I was drafted to the Windsor Spitfires on April 5th, 2012, in the second round 41st overall out of the Guelph minor hockey organization. I remember the day vividly as it was two days before my mother’s birthday, and was the exact gift I intended to give her. The indescribable feeling of hearing from the legendary Warren Rychel and the Boogieman Bob Boughner is a moment I will never forget. I was so young at the time, but I still knew it was only the beginning of a very long journey that would take a lot of hard work. I still remember getting to Windsor in the summer before my first season and meeting some of the guys. It was quite eye-opening to say the least; some great Spitfire alumni were participating in the skates. Admittedly, being introduced to Zack Kassian for the first time had me completely star struck. Little did I know that I would go on to play and become best friends with so many great players – many of whom are currently enjoying much success at the highest-level hockey has to offer.
Then there was my billets, Paul and Gabe. I cannot express how lucky I am to have had the opportunity to have those two in my life. I can honestly say I love them like family, and I wouldn’t be the person I am today without the continuous support that they provide for me to this day. Funny story about Paul, – when Dave Matsos was conducting interviews to see if they would be fit billets for the team. Paul entered the process under the assumption they would have to pay the Spitfires every two weeks in order to keep me and let me live with them. While the Spitfires did not take advantage of a new revenue stream, they did land two of the most exceptional people a young man could ever live with. Telling Paul and Gabe that I had been traded to Sudbury – and would be leaving in less than 24 hours – was quite possibly the hardest thing I had to do in my life. After being assured I would be in good hands in Sudbury, we parted ways knowing that it was definitely not the last time I would see them. They made the trip all the way up to Sudbury just to cheer me on, and I am still in contact with them to this day, taking every opportunity I can to see them. I still have a key to their house to this day, and they have told me that the door is always open.
Individuals that have had an impact on my life simply because I was part of the Spitfire family is, for lack of a better term, ridiculous. I was beyond privileged to interact daily with coaches like Bob Boughner, Bob Jones, Dave Matsos, Jerrod Smith, Trevor Letowski, and Rocky Thompson – all of whom devoted countless hours to making me a better player, and man — leaving home at the ripe age of 15 forces one to grow up quickly. I could write an entire essay thanking each person within the organization – from Warren Rychel at the top, all the way to Matty, who helped us out in the room.
Of course, the most significant relationships I had were through the guys on the team. Even today, my favourite memories and stories come from my days in Windsor, particularly my last year. That was the closest team I had been a part of. The friendships that were forged under the best and worst of circumstances will undoubtedly last a lifetime. A funny story from my last year; we were not doing so well and were anticipating an extremely hard practice from Rocky. The Hockey Gods, we thought, struck the power of the WFCU out minutes before we were due on the ice. The team was ecstatic -presuming we had gotten out of the skate. Rocky promptly entered the room and told us to throw running shoes and shorts on. We ran to the hill in Tecumseh, in 35-degree weather, and proceeded to work harder than any of us had ever imagined. I could write a book about all the stories that I remember from my time in Windsor, from Misha throwing his ping pong paddle through the dressing room wall, to Warren Rychel coming out and playing in our three on three tournaments…. Which were VERY competitive.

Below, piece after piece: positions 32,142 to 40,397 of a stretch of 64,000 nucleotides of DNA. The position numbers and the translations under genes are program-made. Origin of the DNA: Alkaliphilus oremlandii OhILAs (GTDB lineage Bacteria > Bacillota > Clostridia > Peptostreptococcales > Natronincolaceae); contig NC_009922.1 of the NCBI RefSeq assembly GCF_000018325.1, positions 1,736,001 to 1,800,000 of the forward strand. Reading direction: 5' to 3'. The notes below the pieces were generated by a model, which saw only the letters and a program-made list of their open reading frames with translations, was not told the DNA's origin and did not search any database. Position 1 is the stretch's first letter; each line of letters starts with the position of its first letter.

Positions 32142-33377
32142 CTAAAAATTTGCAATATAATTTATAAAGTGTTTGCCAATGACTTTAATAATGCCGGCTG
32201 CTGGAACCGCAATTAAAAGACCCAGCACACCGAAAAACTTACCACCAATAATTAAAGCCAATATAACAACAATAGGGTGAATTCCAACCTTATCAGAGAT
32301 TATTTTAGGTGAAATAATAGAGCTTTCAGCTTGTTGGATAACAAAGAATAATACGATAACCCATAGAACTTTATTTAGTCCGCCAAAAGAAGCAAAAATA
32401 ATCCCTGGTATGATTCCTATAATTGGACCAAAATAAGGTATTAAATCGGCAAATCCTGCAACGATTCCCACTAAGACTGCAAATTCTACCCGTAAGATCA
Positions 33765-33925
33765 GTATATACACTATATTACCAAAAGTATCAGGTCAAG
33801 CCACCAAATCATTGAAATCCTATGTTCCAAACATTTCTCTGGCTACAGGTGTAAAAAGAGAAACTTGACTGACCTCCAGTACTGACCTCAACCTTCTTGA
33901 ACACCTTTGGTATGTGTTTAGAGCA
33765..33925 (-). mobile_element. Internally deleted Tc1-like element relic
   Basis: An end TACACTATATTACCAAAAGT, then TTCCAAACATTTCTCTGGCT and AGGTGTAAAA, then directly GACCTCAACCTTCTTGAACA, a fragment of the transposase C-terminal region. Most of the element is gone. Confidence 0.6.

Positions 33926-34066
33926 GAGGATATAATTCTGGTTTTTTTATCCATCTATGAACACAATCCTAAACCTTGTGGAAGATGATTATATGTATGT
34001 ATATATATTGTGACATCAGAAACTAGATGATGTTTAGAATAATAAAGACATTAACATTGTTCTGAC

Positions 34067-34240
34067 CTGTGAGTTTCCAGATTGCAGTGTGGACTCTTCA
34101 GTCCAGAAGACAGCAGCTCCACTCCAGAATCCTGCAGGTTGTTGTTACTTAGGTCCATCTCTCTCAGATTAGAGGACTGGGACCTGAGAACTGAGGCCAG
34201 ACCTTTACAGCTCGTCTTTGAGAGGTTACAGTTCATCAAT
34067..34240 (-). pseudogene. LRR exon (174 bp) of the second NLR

Currently, I find myself studying at Queen’s University while playing on the men’s hockey team with other fellow alumni in Slater Doggett and Graeme Brown. It may not be where I envisioned myself after I was drafted to Dallas on my 18th birthday, but I have not given up on the dream of someday playing pro hockey. We have quite the hockey program growing up here in Kingston, with expectations to be at the National Championships year in year out. While the jersey and colours may be different, every day, I take pride in exemplifying the exact same winning attitude and environment to all facets of my life that were instilled in me during my tenure in Windsor.
I would be remiss if I didn’t touch on some of the great people that helped me and countless others through high-school while in Windsor. All the teachers were so supportive of the commitment that it takes to be an OHL hockey player chasing the dream of being a professional hockey player. Without Mr. Gignac and Mrs. Chevalier, I think it would be a miracle for some of the guys I went to school with to do as well as they did or even graduate…
Looking back at it all, it was one of the best times of my life. I would not trade the ups, and believe it or not, even the downs, for anything in the world. Sincerest apologies if I missed thanking anyone, as an attempt to wrap this letter up has counter-intuitively resulted in a continuous flow of positive memories. From the season ticket holders I would see before every home game (Star, Bill, and Richard -otherwise known as “flag guy”) to the usher who wrote out a quote that I taped to my stall – and has now found a new home on my desk I will end this by sharing that quote that has inspired me day in day out. : “Success requires persistence. The ability to not give up in the face of failure”.
Once a Spitfire – Always a Spitfire,